Time to Retire Your Horse


Print this page    
Is your horse getting older and slowing down in his current riding career? Retiring an equine friend is never an easy choice to make. Thankfully there are a number of ways to keep your horse happy and healthy even in his retirement years.

Knowing When It’s Time to Retire a Horse

Retirement is a choice that is often made by the horse’s body. As horses age new physical issues often arise, including arthritis and general stiffness, along with limited range of motion. Intense athletic careers, such as those that top showjumpers, racehorses, and dressage horses face, place a lot of strain on a horse’s body. This intensity limits the amount of time that a horse can realistically compete at a high level.

Even if your horse competes at a lower level, he will likely need to be retired at some point. For some horses, retirement simply means the end of show ring competition – many horses can still be ridden in their retirement, but just at a less strenuous pace. Other horses may need to have their riding careers ended entirely.

Selling a Horse Into Retirement

Depending on the situation, selling a horse into a home where he will be “retired” may be an option. If you have an upper-level competition horse, he may be sound enough to continue on with his career at a lower level. For such horses, selling them to a young aspiring rider can provide them with the perfect job. The horses continue to train at a lower level and reduced pace, using their career experience to teach a novice rider.

Additionally, experienced show horses can make excellent riding mounts for lesson programs. Depending on your horse’s temperament and skill, he might be well-suited to be ridden in a lesson program. A light lesson schedule can keep a retired horse in shape and continues to challenge them mentally.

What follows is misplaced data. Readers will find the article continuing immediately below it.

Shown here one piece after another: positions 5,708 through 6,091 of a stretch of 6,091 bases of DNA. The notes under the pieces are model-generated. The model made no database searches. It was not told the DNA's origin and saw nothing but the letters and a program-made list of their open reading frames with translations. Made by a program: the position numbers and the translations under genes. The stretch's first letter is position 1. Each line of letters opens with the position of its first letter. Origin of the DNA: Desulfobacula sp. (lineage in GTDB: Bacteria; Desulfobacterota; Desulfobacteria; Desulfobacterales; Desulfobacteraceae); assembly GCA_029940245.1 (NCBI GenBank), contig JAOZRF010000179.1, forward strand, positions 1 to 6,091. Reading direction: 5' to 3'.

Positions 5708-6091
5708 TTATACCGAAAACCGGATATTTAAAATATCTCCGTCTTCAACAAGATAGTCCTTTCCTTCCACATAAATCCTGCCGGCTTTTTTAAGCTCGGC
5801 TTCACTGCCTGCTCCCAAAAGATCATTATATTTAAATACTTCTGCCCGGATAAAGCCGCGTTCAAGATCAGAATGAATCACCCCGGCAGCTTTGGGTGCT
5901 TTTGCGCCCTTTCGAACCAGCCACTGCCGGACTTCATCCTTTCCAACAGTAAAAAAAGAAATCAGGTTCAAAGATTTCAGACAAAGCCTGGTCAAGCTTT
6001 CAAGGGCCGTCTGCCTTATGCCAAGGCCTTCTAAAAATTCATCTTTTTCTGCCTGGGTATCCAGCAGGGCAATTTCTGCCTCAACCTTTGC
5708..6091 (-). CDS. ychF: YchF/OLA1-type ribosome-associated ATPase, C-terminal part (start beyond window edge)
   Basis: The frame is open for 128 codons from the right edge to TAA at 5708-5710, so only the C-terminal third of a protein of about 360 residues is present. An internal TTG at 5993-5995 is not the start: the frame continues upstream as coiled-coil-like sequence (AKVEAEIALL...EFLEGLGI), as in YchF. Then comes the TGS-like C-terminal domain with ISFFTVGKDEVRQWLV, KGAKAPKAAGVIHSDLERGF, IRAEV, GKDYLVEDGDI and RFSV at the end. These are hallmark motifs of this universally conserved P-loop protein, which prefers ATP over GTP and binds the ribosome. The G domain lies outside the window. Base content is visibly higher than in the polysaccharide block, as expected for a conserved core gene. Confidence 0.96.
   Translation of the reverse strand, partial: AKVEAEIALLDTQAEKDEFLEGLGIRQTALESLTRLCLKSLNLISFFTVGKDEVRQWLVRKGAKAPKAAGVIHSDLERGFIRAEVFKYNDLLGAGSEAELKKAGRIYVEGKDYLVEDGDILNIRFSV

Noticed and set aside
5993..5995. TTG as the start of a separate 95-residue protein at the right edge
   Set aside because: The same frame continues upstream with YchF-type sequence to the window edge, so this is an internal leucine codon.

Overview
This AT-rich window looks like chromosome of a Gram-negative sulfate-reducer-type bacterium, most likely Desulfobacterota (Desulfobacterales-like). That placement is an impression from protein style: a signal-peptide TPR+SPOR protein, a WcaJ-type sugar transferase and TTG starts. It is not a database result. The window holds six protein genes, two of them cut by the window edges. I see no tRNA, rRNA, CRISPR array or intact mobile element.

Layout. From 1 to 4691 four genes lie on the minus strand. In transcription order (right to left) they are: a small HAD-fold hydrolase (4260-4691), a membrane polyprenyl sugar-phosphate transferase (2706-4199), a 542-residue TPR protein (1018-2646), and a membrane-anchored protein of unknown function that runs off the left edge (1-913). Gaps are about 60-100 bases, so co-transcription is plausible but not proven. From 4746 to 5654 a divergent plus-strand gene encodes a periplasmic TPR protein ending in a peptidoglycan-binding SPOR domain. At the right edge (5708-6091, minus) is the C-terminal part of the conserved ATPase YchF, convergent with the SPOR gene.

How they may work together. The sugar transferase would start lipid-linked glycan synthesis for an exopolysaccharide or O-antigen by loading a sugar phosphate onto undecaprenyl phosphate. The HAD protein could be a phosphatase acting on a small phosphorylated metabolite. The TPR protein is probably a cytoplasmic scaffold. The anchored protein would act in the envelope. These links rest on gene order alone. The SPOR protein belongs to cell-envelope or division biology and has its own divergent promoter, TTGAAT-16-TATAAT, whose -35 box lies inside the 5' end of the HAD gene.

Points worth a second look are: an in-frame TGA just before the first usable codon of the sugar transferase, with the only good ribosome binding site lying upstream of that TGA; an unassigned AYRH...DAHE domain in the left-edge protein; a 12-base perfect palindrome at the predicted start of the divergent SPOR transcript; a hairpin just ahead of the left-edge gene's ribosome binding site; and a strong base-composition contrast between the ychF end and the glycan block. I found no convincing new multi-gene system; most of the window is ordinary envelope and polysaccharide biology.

Alternative Retirement Ideas

If a reduced-riding career isn’t an option for your horse, there are other ways to ensure that he retires in comfort. Consider looking for a person in need of a companion horse to keep their horse company. Some riders look for horses which can go out on occasional trail rides. Additionally, retirement farms are available where your horse can live out the rest of his days in comfort.

If your horse is steady, calm, and patient, look for local therapeutic riding programs to find out if he might be a suitable mount for them. Therapeutic riding horses go through a good deal of training. Once that training is complete they can help people to cope with and overcome mental and physical disabilities. By donating your horse to a therapeutic program, you are saving the program from having to look at horses for sale to keep their program filled with suitable mounts.

Equine assisted therapy programs can be an alternative to therapeutic riding in the event that your horse can no longer be ridden. Equine assisted therapy uses ground work to provide therapy to humans; little to no riding is involved.

Retiring your horse is always sad, but through finding him a new career to suit his needs you will be rewarded by knowing that he will be happy and comfortable.

Share |

 Send to a friend

Your name

Your Email Address

Your Friends Name

Your Friends Email